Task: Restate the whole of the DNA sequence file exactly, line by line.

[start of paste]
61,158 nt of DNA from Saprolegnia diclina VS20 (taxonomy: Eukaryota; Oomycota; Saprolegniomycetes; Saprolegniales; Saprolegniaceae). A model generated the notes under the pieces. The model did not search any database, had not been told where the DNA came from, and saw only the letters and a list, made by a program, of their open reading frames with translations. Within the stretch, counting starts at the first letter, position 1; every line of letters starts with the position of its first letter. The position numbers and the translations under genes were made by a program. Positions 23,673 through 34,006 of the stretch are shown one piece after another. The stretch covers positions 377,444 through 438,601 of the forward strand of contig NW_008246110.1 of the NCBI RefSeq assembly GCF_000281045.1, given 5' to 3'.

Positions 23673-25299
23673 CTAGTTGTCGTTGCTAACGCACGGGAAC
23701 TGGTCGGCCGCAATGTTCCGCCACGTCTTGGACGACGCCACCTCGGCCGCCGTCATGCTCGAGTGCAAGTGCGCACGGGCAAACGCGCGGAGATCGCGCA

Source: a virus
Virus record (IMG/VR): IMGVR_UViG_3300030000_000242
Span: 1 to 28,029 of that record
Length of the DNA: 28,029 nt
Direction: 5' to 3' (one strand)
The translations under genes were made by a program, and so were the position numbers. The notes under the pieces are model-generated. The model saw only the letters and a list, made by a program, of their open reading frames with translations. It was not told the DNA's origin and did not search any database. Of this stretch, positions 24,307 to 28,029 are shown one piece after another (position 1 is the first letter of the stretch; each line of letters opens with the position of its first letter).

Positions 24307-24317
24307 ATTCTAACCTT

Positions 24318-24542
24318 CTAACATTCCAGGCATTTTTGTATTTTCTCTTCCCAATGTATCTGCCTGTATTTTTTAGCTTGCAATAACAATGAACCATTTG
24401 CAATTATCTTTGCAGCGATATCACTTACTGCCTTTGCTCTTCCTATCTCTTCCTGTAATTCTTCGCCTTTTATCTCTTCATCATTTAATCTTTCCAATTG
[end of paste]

61,158 nt of DNA from Saprolegnia diclina VS20 (taxonomy: Eukaryota; Oomycota; Saprolegniomycetes; Saprolegniales; Saprolegniaceae). A model generated the notes under the pieces. The model did not search any database, had not been told where the DNA came from, and saw only the letters and a list, made by a program, of their open reading frames with translations. Within the stretch, counting starts at the first letter, position 1; every line of letters starts with the position of its first letter. The position numbers and the translations under genes were made by a program. Positions 23,673 through 34,006 of the stretch are shown one piece after another. The stretch covers positions 377,444 through 438,601 of the forward strand of contig NW_008246110.1 of the NCBI RefSeq assembly GCF_000281045.1, given 5' to 3'.

Positions 23673-25299
23673 CTAGTTGTCGTTGCTAACGCACGGGAAC
23701 TGGTCGGCCGCAATGTTCCGCCACGTCTTGGACGACGCCACCTCGGCCGCCGTCATGCTCGAGTGCAAGTGCGCACGGGCAAACGCGCGGAGATCGCGCA

Source: a virus
Virus record (IMG/VR): IMGVR_UViG_3300030000_000242
Span: 1 to 28,029 of that record
Length of the DNA: 28,029 nt
Direction: 5' to 3' (one strand)
The translations under genes were made by a program, and so were the position numbers. The notes under the pieces are model-generated. The model saw only the letters and a list, made by a program, of their open reading frames with translations. It was not told the DNA's origin and did not search any database. Of this stretch, positions 24,307 to 28,029 are shown one piece after another (position 1 is the first letter of the stretch; each line of letters opens with the position of its first letter).

Positions 24307-24317
24307 ATTCTAACCTT

Positions 24318-24542
24318 CTAACATTCCAGGCATTTTTGTATTTTCTCTTCCCAATGTATCTGCCTGTATTTTTTAGCTTGCAATAACAATGAACCATTTG
24401 CAATTATCTTTGCAGCGATATCACTTACTGCCTTTGCTCTTCCTATCTCTTCCTGTAATTCTTCGCCTTTTATCTCTTCATCATTTAATCTTTCCAATTG